Peters Announces Over $14 Million in Federal Grants to Expand Apprenticeships in Michigan
WASHINGTON, DC – U.S. Senator Gary Peters (MI) announced that the U.S. Department of Labor is providing the Michigan Department of Labor and Economic Opportunity with $14,329,228 in federal grants to expand and improve apprenticeship programs. Michigan will receive $9,447,859 for Registered Apprenticeship Programs and $4,881,369 for Youth Apprenticeship Readiness Programs. Last month, Peters supported Michigan’s application for a grant to build state capacity for increasing skills training opportunities using the Registered Apprenticeship Program model, sending a letter of support to help secure this funding that will ensure these apprenticeship programs are able to continue to serve, improve and grow in participation.
“I constantly hear from workers, business owners, and students across our state about how we need to expand access to affordable education and skills training programs that connect Michiganders with good-paying jobs,” said Senator Peters. “These funds will help expand access to apprenticeship programs that provide the skills training and workforce development that give Michigan workers and businesses greater opportunity to compete and succeed.”
Michigan is one of 12 states to receive additional funding for Registered Apprenticeship Programs based on strong evidence of past performance in expanding these programs. With these additional funds, Michigan will:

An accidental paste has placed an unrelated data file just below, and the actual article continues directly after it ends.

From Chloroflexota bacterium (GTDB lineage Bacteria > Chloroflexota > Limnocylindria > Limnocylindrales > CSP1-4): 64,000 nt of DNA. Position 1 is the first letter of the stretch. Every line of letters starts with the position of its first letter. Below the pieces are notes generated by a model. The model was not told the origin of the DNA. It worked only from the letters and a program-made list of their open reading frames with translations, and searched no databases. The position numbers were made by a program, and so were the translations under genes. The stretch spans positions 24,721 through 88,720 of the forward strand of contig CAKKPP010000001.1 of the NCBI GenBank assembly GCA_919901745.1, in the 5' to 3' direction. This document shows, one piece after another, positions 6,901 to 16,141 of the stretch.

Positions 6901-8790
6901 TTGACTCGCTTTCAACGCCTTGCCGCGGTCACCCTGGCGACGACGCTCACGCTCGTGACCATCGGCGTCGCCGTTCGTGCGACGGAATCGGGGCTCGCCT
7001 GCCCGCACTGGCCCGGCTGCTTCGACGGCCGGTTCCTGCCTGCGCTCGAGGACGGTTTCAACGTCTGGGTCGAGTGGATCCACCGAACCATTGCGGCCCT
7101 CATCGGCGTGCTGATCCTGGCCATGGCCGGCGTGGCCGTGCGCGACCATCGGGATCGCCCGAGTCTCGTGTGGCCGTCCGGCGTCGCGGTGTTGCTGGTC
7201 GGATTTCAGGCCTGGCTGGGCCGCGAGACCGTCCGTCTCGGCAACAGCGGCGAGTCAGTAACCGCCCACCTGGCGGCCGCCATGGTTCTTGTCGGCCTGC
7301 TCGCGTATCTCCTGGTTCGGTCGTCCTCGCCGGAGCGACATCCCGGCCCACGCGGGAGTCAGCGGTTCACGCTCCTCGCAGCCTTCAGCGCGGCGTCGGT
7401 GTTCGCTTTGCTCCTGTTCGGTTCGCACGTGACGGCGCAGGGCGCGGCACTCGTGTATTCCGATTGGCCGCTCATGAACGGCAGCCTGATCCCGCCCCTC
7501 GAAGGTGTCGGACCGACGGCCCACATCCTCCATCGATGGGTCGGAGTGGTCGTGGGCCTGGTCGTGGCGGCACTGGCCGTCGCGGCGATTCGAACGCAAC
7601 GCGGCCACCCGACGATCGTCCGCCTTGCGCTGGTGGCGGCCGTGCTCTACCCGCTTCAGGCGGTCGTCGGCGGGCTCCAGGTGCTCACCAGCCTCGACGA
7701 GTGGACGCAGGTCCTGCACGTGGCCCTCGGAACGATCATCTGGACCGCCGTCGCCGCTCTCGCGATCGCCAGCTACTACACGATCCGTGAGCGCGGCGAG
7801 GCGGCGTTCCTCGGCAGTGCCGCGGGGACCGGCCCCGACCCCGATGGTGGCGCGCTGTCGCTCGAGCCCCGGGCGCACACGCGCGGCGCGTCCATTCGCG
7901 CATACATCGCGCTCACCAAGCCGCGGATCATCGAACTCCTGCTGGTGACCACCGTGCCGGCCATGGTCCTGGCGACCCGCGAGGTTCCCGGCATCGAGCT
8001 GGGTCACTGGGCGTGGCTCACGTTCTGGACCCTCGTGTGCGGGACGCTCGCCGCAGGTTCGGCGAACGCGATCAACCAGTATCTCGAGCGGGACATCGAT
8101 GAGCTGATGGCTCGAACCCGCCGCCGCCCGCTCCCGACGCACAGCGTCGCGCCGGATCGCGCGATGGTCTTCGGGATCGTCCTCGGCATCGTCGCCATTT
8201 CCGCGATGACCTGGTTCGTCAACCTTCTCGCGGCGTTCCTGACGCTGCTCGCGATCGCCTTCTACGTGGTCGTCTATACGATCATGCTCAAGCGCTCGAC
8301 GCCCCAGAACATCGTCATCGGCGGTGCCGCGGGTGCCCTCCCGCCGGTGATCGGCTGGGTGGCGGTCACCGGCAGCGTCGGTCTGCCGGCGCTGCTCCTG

- Expand registered apprenticeships in health care, mental health care, addiction treatment, or alternative pain management occupations providing support to individuals living in rural areas;
- Incorporate specific strategies to support or expand Registered Apprenticeship opportunities among all workers, including women, minorities, veterans, individuals with disabilities;
- Support system alignment and partnership through the establishment or expansion of the role of the business service representatives/apprenticeship navigators with the promotion of apprenticeship to partner systems;
- Develop innovative technical assistance strategies/approaches for Registered Apprenticeship sponsors;
- Establish an employer incentive plan to expand or scale Registered Apprenticeships;
- Identify specific strategies to support engagement with small businesses in nontraditional industries in Registered Apprenticeships; and
- Launch sector strategies to expand Registered Apprenticeships to new industries and/or new or non- traditional occupations in existing sectors.
Youth Apprenticeship Readiness grants will allow educational entities—including traditional, alternative, and non-traditional schools; and programs that serve out-of-school youth, school boards, workforce boards, employers, workforce partners, and other apprenticeship intermediaries—to partner to develop and establish new apprenticeship models for youth or expand existing apprenticeship programs for youth. With this grant, Michigan will seek to expand opportunities to prepare 16-to-24 year old registered apprentices for careers in industries including manufacturing, information technology, cybersecurity, and health care.
Peters has successfully championed numerous efforts to help more Michiganders gain the skills needed to fill good-paying jobs. Peters’ bipartisan legislation, the Support for Veterans in Effective Apprenticeships Act, increases veterans’ access to financial assistance they can use in connection with an apprenticeship program and was signed into law by the President earlier this year. In Michigan alone, only a few hundred of the 1,000 registered apprenticeships listed as active by the Department of Labor were approved by the Department of Veterans Affairs (VA). Peters also authored provisions to expand school counselor training and awareness of career and technical education opportunities that were signed into law by President Trump in 2018.
Next Article Previous Article